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Hot Chocolate: Thick or Thin?

He said: The One (Who Brings Me Love, Joy, and Happiness) is perhaps the only person I know who can drink finger-singeing mugs of hot chocolate so thick you could upend them over your head and sing the chorus of “I Will Survive” before the contents glug out. Me, I like my hot chocolate thin, layered, subtle, surprising. So give me a Toby mug filled with hot milk and just enough chocolate swirled in to lend body and a hint of heft while still allowing the hormone/antibiotic-free and outrageously expensive whole milk to shine through. Cream? Puh-lease. I don’t take enough Crestor for that. Marshmallows? Absolutely, but not the mini (ack!) ones. One or two big ones—homemade, even better.

I am adamant: I have no desire to turn into a Hoover and vacuum up a mug of chocolate ganache masquerading as a drink. I like my Aztecan delight thin, so I can sip it while gazing out the window early in the morning, like people did in those old General Foods International Coffee commercials.—David Leite

She said: Brown water. That was the hot chocolate of my childhood. It was the instant variety, whichever brand my mom found on sale, and even when she made it with milk, it was wan. Wan and one-dimensional and cloying, it tasted just as I imagined the inside of the foil envelope might taste. Though it smacked of soullessness, it was still a tease, and I fell for it time and again.

So I did the only thing a disillusioned seven-year-old could do: I dreamt up a cocoa with superhero powers. It was sufficiently substantial to stand up to winters in Iowa, bullies on the school bus, and homework for social studies. It was thick, sweetly subdued, captured the fudgy essence of brownies yet hinted at life’s more elegant decadences that were yet to be known to me. It didn’t so much warm my senses as overwhelm them—an omen of far darker vices, those lingering near the 70th percentile, that I’d succumb to some day. The hot chocolate of my musings was like a puddle of melted chocolate with a splash of heavy cream.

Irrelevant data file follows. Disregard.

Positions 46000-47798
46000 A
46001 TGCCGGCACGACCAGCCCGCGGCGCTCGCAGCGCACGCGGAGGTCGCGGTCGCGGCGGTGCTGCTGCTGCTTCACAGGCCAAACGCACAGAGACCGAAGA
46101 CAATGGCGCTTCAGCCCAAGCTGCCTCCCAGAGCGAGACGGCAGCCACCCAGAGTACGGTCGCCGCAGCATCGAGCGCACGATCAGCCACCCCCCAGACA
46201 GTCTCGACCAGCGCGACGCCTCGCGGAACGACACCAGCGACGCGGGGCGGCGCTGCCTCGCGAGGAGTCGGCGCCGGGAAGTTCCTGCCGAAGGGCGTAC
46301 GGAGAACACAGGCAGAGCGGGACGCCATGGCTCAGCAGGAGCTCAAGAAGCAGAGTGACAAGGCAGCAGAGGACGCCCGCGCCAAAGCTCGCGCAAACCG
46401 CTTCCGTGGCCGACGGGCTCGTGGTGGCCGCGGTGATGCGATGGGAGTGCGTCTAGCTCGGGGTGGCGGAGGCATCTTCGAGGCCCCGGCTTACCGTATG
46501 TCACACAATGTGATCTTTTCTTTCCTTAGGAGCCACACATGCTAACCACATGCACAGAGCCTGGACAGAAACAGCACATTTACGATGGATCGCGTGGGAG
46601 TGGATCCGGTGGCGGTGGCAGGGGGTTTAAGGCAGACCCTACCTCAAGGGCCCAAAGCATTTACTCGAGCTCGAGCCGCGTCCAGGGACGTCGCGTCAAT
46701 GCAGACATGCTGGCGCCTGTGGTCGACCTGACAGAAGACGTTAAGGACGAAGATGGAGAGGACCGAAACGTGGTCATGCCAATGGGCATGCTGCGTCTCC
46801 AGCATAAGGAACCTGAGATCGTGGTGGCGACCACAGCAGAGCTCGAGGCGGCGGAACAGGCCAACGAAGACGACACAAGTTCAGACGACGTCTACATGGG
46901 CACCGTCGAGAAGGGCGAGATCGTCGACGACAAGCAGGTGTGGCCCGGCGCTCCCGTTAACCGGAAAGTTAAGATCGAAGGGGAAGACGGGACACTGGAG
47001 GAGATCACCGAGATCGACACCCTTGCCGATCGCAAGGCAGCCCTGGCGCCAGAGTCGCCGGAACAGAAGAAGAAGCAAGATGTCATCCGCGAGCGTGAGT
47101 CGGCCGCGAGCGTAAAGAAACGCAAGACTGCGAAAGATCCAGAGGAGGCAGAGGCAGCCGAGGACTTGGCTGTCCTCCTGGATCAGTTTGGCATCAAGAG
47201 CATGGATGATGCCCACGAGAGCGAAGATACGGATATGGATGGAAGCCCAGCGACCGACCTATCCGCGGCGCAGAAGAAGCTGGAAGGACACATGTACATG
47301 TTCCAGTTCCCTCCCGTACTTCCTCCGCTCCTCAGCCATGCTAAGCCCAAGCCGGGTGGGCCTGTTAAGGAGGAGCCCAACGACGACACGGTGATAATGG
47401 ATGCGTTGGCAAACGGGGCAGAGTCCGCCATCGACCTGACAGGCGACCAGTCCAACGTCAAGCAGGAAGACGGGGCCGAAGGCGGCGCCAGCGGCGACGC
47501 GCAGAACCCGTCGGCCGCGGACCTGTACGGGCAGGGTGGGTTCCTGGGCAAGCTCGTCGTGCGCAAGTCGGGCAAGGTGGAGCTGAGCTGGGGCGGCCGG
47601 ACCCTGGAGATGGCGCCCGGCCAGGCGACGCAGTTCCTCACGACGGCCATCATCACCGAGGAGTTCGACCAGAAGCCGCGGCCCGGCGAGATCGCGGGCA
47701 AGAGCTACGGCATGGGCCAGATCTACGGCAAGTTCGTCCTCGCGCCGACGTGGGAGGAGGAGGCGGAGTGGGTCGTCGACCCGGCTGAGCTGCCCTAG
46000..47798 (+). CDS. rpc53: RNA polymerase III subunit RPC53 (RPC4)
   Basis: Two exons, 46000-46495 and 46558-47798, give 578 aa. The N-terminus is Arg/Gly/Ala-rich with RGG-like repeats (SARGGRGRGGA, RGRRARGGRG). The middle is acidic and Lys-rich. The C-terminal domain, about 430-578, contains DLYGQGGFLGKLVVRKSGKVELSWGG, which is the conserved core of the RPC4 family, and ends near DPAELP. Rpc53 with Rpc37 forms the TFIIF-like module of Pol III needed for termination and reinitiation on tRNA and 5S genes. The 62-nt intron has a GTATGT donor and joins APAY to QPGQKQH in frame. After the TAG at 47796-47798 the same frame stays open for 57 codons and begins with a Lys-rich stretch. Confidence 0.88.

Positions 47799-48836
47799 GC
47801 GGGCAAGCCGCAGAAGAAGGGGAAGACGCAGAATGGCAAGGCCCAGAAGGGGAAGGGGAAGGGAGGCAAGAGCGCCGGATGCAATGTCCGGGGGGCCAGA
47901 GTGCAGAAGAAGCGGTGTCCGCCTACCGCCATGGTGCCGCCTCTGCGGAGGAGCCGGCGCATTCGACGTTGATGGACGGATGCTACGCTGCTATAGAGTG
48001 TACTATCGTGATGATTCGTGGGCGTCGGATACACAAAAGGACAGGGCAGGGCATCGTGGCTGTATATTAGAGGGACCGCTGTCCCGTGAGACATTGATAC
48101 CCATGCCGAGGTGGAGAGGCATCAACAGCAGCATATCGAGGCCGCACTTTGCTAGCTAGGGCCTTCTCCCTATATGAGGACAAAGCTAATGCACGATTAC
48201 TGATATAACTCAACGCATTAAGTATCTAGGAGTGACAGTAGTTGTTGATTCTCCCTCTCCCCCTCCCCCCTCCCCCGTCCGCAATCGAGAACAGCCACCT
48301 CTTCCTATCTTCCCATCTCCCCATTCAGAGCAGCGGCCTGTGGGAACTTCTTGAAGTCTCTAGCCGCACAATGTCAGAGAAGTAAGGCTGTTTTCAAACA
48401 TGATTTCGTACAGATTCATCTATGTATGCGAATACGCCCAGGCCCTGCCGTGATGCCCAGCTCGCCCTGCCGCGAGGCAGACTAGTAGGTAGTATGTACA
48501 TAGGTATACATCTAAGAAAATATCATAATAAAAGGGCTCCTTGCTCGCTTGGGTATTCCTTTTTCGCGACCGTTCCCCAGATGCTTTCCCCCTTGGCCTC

I eventually stumbled upon the proper proportions, creating my memory in reverse. Far from thin, not quite superhero thick, and completely worth the wait.—Renee Schettler

Hot Chocolate — To Suit Any Taste
adapted from Francisco J. Migoya | Modern Café | Wiley, 2009 | Makes 10 cups

Note: Migoya sagely explains that “one of the recurring defects that occurs with hot chocolate is that after it sits for extended periods of time (cold or hot), some of the fat tends to separate to the top and some of the chocolate solids sink to the bottom. To resolve this problem, try adding powdered soy lecithin, a natural ingredient.” A simple pinch, added with the salt, will do you.

convert Ingredients
For thin hot chocolate
1 1/2 pounds finest quality dark chocolate (64%), finely chopped
7 1/2 cups whole milk
1/4 teaspoon fleur de sel

For thick hot chocolate
1 pound 14 ounces finest quality dark chocolate (64%), finely chopped
5 1/4 cups whole milk
1 3/4 cups heavy cream
1/4 teaspoon fleur de sel

Homemade marshmallows, optional, but entirely, utterly desirable

Method
For thin hot chocolate
1. Scrape the chocolate bits into a high-sided bowl.

2. Heat the milk in a medium saucepan over medium heat until it just comes to a boil. Careful, it only takes a few distracted seconds for the milk to boil over.

3. Pour the milk over the chocolate and stir to melt. Buzz the mixture using a handheld immersion blender, add the salt, and continuing buzzing until you obtain a smooth drink.

4. Strain the hot chocolate, if you wish, and pour into warmed mugs. Serve immediately.

For thick hot chocolate
1. Scoop the chocolate bits into a high-sided bowl.

2. Combine the milk and cream in a medium saucepan and bring to a boil over medium heat. Be mindful, it only takes a few distracted seconds for the brew to boil over.

3. Pour the milk-cream mixture over the chocolate and stir to melt. Buzz the mixture using a handheld immersion blender, add the salt, and continuing buzzing until you obtain a smooth, luscious drink.

4. Strain the hot chocolate, if you wish, and pour into warmed mugs. Serve immediately.

Fun flavorings
To infuse the hot chocolate with the following flavors, put them in the milk or the milk and cream before boiling. Bring to a boil and then turn off the heat. Cover the pot and steep the flavors for a few minutes. As a rule, steep the mixture for 5 minutes maximum if steeping teas and 15 to 20 for other flavors. Strain the liquid into another pot using a fine-mesh sieve and return the liquid to a second boil before pouring over the chocolate. The amounts are for the yields in the recipes above.

Earl Grey tea: scant 1 1/2 ounces
Jasmine tea: scant 1 1/2 ounces
Nutmeg: 7 whole nutmegs, crushed
Toasted star anise: 2
Cinnamon sticks: 1
Vanilla pods, split and scraped: 2
Toasted cloves: 1/2 ounce
Pink peppercorns, lightly toasted: 1/2 ounce
Orange zest: 1 ounce
Lemon zest: 3/4 ounce
Lime zest: 1/2 ounce
Crushed candy canes: 6 ounces

Photo © 2009 Ben Fink. All rights reserved.